* Posts by jvf

109 publicly visible posts • joined 17 Jan 2019


The home Wi-Fi upgrade we never asked for is coming. The one we need is not


mesh good, access points-not so much anymore

By happenstance I just had to install two different mesh systems for a client in two different buildings, one (Deco) specified by me and the other (Eero) purchased by one of his employees because he uses it at his house. They both require an account and “apps” which totally sucks and probably makes it impossible to do any deep troubleshooting compared to traditional access points. I chose mesh because unlike consumer Access points, it implements the fast roaming handoff scheme whose 802.11 standard designation I don’t remember. I chose Deco because it offered Poe which seems to still be somewhat rare as of this writing and because Eero was borged by Amazon. Both backbones are hard wired. The Deco (5 units) was very easy to set up and works great. The Eero was much more difficult to set up and somewhat finicky requiring several reboots of one unit before it behaved. It seems to work ok but, as might be expected, the app is cluttered with Amazon ads.

Amazon's latest directive: Report to the office 'cos we're watching you



"freed them up to focus on more sophisticated tasks beyond the scope of automation" what the hell does that even mean?

Linux has nearly half of the desktop OS Linux market


Re: The trouble with linux...

Let’em downvote. The truth hurts. I don’t like Mac and I’m fed up with Windoze but every time I read another article about the tower of Babel that is Linux I decide to pass.

Google asks websites to kindly not break its shiny new targeted-advertising API


Re: "show an ad believed to be relevant to the visitor's known interests"

“Tailored to my interests” I must repeat to these ad slingers again: If you’re going to show me ads, don’t keep showing me the same old s**t. How many cordless drills do you think I’ll buy? Show me different s**t, you idiots.

Gen Z and Millennials don't know what their colleagues are talking about half the time


Re: Thanks El Reg...

Back in the day, while I was washing up in the restroom, our company’s VP of marketing came in with one of his out of town sales guys. “How did you like the meeting”, Bud said. “It was great” says the sales guy, “I’ve reviewed my action items and see a clear path forward!” As I left I said “Bud, if anything like that ever comes out of my mouth, just shoot me”

NASA experts looked through 800 UFO sightings and found essentially nothing



that would be me,

Watchdog calls for automatic braking to be standard in cars


Wake up

Forget the manual. Sounds like you were not paying attention. The sad fact is that due to lack of “real” driver’s ed. at least 80% of drivers should actually be passengers. But, that ship has sailed. Driver’s ed is being replaced by this (soon to be AI generated?) crap. One more reason (besides price) to never buy a new car. If I want to hit the brakes, I’ll do it myself.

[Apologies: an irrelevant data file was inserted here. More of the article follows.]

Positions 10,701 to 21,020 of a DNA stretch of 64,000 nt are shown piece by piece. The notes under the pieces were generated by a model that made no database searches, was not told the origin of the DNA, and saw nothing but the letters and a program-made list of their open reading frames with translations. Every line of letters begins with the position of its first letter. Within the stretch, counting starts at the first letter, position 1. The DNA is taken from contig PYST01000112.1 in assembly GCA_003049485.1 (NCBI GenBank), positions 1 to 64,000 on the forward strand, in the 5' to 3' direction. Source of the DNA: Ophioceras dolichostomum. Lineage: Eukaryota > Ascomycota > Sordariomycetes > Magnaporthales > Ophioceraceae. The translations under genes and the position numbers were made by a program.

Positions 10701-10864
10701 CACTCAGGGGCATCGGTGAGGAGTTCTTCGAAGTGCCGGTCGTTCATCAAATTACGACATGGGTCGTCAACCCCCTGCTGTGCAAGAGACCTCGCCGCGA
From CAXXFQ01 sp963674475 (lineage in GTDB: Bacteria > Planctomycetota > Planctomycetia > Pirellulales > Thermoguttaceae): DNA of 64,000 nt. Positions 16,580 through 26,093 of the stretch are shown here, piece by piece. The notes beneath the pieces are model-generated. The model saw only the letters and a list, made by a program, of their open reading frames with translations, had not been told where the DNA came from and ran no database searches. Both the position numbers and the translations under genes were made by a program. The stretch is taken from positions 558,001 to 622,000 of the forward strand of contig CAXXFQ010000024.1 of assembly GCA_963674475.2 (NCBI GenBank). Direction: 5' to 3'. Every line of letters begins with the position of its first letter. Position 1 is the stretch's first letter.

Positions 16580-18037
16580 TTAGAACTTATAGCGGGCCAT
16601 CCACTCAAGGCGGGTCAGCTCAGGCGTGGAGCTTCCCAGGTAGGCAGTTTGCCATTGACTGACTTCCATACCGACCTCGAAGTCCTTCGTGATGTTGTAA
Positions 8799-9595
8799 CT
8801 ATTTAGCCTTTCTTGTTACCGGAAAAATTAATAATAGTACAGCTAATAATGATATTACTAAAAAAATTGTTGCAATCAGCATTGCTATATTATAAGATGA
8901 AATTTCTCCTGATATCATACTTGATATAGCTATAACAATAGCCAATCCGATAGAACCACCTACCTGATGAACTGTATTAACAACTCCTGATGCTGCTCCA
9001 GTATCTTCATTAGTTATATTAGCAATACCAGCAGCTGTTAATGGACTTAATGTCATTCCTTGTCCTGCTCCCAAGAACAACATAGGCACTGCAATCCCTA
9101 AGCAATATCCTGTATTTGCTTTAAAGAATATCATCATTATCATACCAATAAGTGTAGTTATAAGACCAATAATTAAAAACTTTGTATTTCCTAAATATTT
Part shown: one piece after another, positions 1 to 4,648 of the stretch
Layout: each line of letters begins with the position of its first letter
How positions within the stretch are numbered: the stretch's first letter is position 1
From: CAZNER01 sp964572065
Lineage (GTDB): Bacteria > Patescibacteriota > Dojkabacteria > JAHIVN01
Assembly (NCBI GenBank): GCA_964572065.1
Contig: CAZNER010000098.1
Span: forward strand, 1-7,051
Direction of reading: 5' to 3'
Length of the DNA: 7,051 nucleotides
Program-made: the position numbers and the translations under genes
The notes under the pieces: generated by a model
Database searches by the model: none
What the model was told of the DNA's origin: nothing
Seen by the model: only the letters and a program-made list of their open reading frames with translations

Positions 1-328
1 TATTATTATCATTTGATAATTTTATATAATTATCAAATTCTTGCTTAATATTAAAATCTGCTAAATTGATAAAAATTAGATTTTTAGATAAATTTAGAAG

Meta threatens to pull all news from California rather than pay El Reg a penny


Tabloid quality

I clicked on the Edge icon the other day out of curiosity. Its default is MSN.com (naturally). What a hoot! It’s like the National Enquirer of the digital age (my favorite headline from them years past was "woman cuts off nose to spite face"). Other than an occasional article from a reputable sports feed it’s splashed with fluffy, empty, non news items from dozens of ??? “news” sources. Quite entertaining for a few minutes, actually.

Meta tells staff to return to office three days a week



Is common sense starting to prevail? Maybe not all the suits are as dumb as we think. As I’ve been saying all along: “stop whining and get back to work”.

Fahrenheit to take over Celsius


I don't get it

What does any of this even mean?

Microsoft to let Internet Explorer 11 haunt Windows some more


programming madness

I have never understood why anyone would write code for an application that depended on a browser (or worse, a certain version of a browser whereupon the program would crash or refuse to install if a newer version was on the machine).

I never did, and lived to tell about it.

Chromebook expiration date, repair issues 'bad for people and planet'


computers, what computers?

When I went to school, all we had were books. We could buy them new or used at the bookstore. Is that cheaper overall than computers? Who knows, it worked for me and I received an excellent education. To paraphrase the real estate mantra perhaps it was actually the “teachers,teachers,teachers”.

P.S. If you acted like an a**hole in class, you’d get a bonk on the head. None of this “can’t touch a student or it’s child abuse” nonsense. Class was always more productive when everyone behaved.

LockBit brags: We'll leak thousands of SpaceX blueprints stolen from supplier


Re: RIP LockBit

kill the basTURDS

Cancer patient sues hospital after ransomware gang leaks her nude medical photos


nothing personal

Nothing personal-but a death sentence is looking more and more appropriate for these scumbags. As for the idiots that let this happen-20yrs minimum.

Dish: Someone snatched our data, if you're wondering why our IT systems went down


llong live Dish

I’ve been a Dish subscriber for 30 years. Their hardware is reliable, the remote is easy to use, the on screen menu is well thought out and picture quality is excellent. They’ve always been the “little guy” in the satellite dish wars so I hope they rebound and continue to prosper. Just hope my email address hasn’t been slurped up (again, I’m sure). But, it all goes to spam and I forward it to Micros~1.

Bitcoin mining rig found stashed in school crawlspace


where are they?

overmuscled?- Where did you see these guys? All the ones I've ever seen are old and fat. Makes me nervous that they couldn't handle a situation where they were really needed.

Google's Go may add telemetry that's on by default


what about?

What happened to the idea that a user could just send an email to the developer(s) with requests or comments?

Pepsi Bottling Ventures says info-stealing malware swiped sensitive data


why now?